Tuesday, May 28, 2013

"Rest Week"

Ah, a planned lull in training, courtesy of my new coach, Bill Daniell.  I've been beatin' the legs hard, and now it's time for the prescribed chance to recover, so they can come back stronger.  Eight mere hours of a possible 168 spent on exertion, and not even anything especially strenuous.  It's a virtual mini-vacation from all that sweating and straining, paddling and plodding, spinning and stretching.  By the numbers, this is about six more hours to do with as I see fit.  Doesn't that sound wonderful?

For most folks, maybe.

I, for one, happen to like all that exertion, and not just the fresh air and the joy of motion, but the neurochemical result: endorphins and adrenalin, my other favorite mood elevators, Mother Nature's very own Speedball.  Yes, almost nothing else makes my least favorite coworkers easier to put up with than a couple of heaping scoops of endogenous opioids and catecholamines. . . 

Love me.  Take me.  You know you want it.
But perhaps most of all, I love not having to think so much about what goes in my mouth.  More desserts, more snacks, less self-restraint required to get where I want. 

Or so I think. 

Somewhere in the back of my mind, I know that one of the few remaining low-hanging fruit left for me in the quest for triathlon excellence is getting a better handle on diet.  Even though I've done at least 5-10 hours/week of exercise for my entire adult life, my weight has vacillated within a 45 pound range.  For the last few years, I've been on the lower end.  But not the lowest, and not as light as I imagine I could be without losing strength.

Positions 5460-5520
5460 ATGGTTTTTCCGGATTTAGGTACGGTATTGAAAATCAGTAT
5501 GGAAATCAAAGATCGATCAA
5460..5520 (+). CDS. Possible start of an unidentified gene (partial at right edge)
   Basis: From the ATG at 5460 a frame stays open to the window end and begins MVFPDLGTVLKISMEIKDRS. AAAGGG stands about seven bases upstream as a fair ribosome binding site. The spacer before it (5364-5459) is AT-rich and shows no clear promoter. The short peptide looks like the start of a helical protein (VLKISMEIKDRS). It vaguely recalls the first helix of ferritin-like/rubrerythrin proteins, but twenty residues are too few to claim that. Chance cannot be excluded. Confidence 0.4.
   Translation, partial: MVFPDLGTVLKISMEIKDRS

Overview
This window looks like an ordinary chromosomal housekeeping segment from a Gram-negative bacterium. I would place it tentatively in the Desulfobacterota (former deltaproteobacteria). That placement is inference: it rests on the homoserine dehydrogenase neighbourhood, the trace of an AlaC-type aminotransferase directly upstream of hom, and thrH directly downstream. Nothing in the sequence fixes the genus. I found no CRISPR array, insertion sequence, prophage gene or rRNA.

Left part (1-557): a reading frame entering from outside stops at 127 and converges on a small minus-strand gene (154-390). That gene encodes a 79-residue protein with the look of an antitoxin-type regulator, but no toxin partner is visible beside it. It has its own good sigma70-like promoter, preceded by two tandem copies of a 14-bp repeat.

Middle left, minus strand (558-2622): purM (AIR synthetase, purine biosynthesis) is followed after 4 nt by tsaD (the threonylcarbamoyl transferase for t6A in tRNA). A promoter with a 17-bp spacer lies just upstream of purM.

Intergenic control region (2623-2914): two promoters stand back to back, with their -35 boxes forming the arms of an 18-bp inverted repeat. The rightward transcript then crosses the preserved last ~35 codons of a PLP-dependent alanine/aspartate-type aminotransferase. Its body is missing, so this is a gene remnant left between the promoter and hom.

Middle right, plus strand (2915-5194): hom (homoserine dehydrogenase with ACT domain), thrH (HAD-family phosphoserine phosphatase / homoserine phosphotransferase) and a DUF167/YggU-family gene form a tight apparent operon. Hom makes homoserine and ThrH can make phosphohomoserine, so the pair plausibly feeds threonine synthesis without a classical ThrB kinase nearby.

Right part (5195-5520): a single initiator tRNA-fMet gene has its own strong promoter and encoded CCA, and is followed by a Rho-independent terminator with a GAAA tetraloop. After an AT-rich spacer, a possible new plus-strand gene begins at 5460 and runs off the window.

So dietary discipline actually has always appealed to me, in a "Mañana" sort of way.  It's a handy coincidence that this week is when Karen and I have committed to start writing out everything we eat in anticipation of a consultation with Grasky Endurance's resident nutritionist and triathlon coach Brandon Nichols.

Hey, hun! What's for dessert?
In addition to more core exercise, foam rolling, and hot tubbing (Did I mention house chores? That's the most likely use for any "extra" time I think I have!), this week will be an opportunity to be more disciplined and aware.  How hard can that be, really? I spend basically all of my active SBR time focusing on how to be smooth and efficient.  What's the big deal about a little more self-awareness?

Already, I've skipped that extra morning bagel, replacing with an apple.   Not so hard, at any given moment, one would think.  Except at night, when my IQ plummets to that of an australopithecus, right along will my will to resist wayward impulses to consume sweets . . . 

OK, it's going to be a pitched battle.

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